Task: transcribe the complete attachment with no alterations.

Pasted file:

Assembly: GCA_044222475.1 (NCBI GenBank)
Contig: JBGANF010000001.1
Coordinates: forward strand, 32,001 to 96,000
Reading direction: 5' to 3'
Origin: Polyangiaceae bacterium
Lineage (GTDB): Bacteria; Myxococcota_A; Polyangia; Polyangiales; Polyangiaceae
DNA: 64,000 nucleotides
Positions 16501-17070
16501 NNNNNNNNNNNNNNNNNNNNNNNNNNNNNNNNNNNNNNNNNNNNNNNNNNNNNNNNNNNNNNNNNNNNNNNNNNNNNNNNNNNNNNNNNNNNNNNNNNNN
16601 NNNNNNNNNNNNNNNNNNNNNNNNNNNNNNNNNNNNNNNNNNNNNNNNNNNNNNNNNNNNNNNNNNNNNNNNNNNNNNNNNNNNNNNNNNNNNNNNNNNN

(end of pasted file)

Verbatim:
Assembly: GCA_044222475.1 (NCBI GenBank)
Contig: JBGANF010000001.1
Coordinates: forward strand, 32,001 to 96,000
Reading direction: 5' to 3'
Origin: Polyangiaceae bacterium
Lineage (GTDB): Bacteria; Myxococcota_A; Polyangia; Polyangiales; Polyangiaceae
DNA: 64,000 nucleotides
Positions 16501-17070
16501 NNNNNNNNNNNNNNNNNNNNNNNNNNNNNNNNNNNNNNNNNNNNNNNNNNNNNNNNNNNNNNNNNNNNNNNNNNNNNNNNNNNNNNNNNNNNNNNNNNNN
16601 NNNNNNNNNNNNNNNNNNNNNNNNNNNNNNNNNNNNNNNNNNNNNNNNNNNNNNNNNNNNNNNNNNNNNNNNNNNNNNNNNNNNNNNNNNNNNNNNNNNN